Monitoring Mediterranean Lesser Crested Terns (Thalasseus bengalensis emigratus) in Libya

RAC/SPA-UNEP/MAP, 2014. Monitoring Mediterranean Lesser Crested Terns Thalasseus bengalensis emigratus. By Baccetti N. and Zenatello M. (Ed.), RAC.SPA, Tunis. 26p + Appendices. PDF

Summary:

The Mediterranean Lesser Crested Terns, Thalasseus bengalensis emigratus, is a Mediterranean endemic seabird, potentially vulnerable to many sources of threat. In 2012, within the framework of the MedMPAnet Project, a study was conducted on this species in Libya, especially in Garah, a potential future MPA where the largest fraction of the seabird global population is concentrated.

Actions and methods are described to monitor the breeding population of the Mediterranean Lesser Crested Tern, which is currently confined to Libya. The aim is providing a tool which will allow a coherent and safe approach to a population of extremely high conservation value, which is potentially vulnerable to many sources of threat, not least monitoring itself.

Assessing changes in population size, distribution and breeding success is crucial for conservation. We attempted to gather recent experiences carried out under the RAC-SPA umbrella to produce a document available for further sharing, that may ensure a correct continuation of activities in the next future. The monitoring guide of the Mediterranean Lesser Crested Tern population is now available on-line at the RAC-SPA website.

 Adult Mediterranean Lesser Crested Tern (Thalasseus bengalensis emigrates) and ringed juvenile at Garah, Libya

Adult Mediterranean Lesser Crested Terns (Thalasseus bengalensis emigrates) and ringed juvenile (c. 10 days old) at Garah, Libya. (photo: J. Sultana).

Breeding colony of the Mediterranean Lesser Crested Terns (Thalasseus bengalensis emigrates) at Garah, Libya

Breeding colony of the Mediterranean Lesser Crested Terns (Thalasseus bengalensis emigrates) at Garah, Libya. (photo: J. Sultana).

Irreplaceable area extends marine conservation hotspot off Tunisia: insights from GPS-tracking Scopoli’s shearwaters from the largest seabird colony in the Mediterranean

aGrémillet, D., Péron, C., Pons, J.-B., Ouni, R., Authier, M., Thévenet, M. & Fort, J. 2014. Irreplaceable area extends marine conservation hotspot off Tunisia: insights from GPS-tracking Scopoli’s shearwaters from the largest seabird colony in the Mediterranean. Marine Biology 161: 2669-2680.  doi:10.1007/s00227-014-2538-z

Abstract:

Recent meta-analyses identified conservation hotpots at the scale of the Mediterranean, yet those may be crude by lack of detailed information about the spatial ecology of the species involved. Here, we identify an irreplaceable marine area for >95 % of the world population of the Scopoli’s shearwater (Calonectris diomedea), which is endemic to the Mediterranean and breeds on the island of Zembra off Tunis. To this end, we studied the three-dimensional at-sea movements of 50 breeding adults (over a total of 94 foraging trips) in 2012 and 2013, using GPS and temperature–depth recorders. Feathers were also collected on all birds to investigate their trophic status. Despite Zembra being the largest seabird colony in the Mediterranean (141,000 pairs), the per capita home-range of Scopoli’s shearwaters foraging from this colony was not larger than that of birds from much smaller colonies, indicating highly beneficial feeding grounds in the Gulf of Tunis and off Cap Bon. Considering depleted Mediterranean small pelagic fish stocks, supposed to be Scopoli’s shearwater prey base, we therefore speculate that birds may now also largely feed on zooplankton, something which is supported by our stable isotopic analyses. Crucially, shearwater at-sea feeding and resting areas showed very little overlap with a conservation hotspot recently defined on the western side of the Gulf of Tunis using meta-analyses of species distributions relative to anthropogenic threats. We therefore propose a major extension to this conservation hotspot. Our study stresses the importance of detailed biotelemetry studies of marine megafauna movement ecology for refining large-scale conservation schemes such as marine protected area networks.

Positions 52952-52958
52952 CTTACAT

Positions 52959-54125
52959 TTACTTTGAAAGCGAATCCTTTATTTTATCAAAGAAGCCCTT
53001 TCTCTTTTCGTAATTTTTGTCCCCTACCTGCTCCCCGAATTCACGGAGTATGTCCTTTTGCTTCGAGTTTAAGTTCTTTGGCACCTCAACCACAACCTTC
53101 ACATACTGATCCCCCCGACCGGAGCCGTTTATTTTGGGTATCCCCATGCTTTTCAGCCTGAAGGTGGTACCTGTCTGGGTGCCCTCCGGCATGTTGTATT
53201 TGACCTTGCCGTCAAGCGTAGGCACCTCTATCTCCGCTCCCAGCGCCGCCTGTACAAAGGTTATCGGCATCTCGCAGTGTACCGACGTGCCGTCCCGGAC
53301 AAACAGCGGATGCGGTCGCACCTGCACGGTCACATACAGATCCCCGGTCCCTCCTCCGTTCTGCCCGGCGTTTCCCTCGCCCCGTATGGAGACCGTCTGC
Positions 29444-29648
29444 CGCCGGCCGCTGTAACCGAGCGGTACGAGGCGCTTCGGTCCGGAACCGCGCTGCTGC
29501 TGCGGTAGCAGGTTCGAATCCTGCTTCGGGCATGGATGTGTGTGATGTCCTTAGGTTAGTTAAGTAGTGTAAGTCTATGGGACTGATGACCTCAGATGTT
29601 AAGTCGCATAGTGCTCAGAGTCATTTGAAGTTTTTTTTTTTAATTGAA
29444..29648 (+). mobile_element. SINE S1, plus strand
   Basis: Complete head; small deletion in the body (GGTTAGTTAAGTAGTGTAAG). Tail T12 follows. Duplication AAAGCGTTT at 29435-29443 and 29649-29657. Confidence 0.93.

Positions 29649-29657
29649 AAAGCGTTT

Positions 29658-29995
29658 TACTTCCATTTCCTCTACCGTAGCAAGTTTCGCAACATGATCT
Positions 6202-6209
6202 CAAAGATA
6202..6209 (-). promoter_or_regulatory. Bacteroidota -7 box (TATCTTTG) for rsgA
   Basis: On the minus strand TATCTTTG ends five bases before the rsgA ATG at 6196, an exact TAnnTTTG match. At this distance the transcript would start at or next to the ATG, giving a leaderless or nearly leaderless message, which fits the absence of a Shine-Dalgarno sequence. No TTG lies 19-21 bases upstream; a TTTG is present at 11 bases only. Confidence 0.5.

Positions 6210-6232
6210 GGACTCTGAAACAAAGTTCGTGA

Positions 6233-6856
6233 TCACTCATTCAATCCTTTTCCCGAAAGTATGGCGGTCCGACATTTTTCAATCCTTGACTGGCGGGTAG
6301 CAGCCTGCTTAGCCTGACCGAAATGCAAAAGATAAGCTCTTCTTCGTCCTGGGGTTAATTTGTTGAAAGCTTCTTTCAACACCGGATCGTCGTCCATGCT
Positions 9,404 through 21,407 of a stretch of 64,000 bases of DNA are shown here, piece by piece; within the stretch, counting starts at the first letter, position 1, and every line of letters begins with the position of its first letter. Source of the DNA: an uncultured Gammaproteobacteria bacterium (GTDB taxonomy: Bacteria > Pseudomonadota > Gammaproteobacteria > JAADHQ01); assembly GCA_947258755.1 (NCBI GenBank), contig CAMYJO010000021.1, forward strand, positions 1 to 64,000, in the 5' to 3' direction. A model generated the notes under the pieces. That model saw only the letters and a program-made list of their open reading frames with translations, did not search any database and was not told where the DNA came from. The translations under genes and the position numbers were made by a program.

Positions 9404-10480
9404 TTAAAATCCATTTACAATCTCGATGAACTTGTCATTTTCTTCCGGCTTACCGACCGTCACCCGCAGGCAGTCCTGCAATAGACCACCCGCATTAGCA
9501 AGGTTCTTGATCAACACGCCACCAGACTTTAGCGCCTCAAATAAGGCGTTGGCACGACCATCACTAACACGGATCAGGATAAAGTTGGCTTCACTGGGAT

Ringing and tagging with a GPS mounted on TDR of Scopoli’s Shearwater (Calonectris diomedea), Zembra Archipelago, Tunisia

Ringing and tagging with a GPS mounted on TDR (temperature–depth recorders) of Scopoli’s Shearwater (Calonectris diomedea), Zembra Archipelago, Tunisia (photo: Initiative PIM).

2nd symposium on the conservation of coastal and marine bird species: 1st announcement

The main objective of the second Symposium is to review the current knowledge of the 25 bird taxa included in the SPA/BD Protocol and to discuss the most recent results of research and conservation work regarding these species. This symposium is also intended to provide an opportunity for Mediterranean ornithologists to exchange information and experience. Specialists from all over the Mediterranean region are invited to take part in this symposium.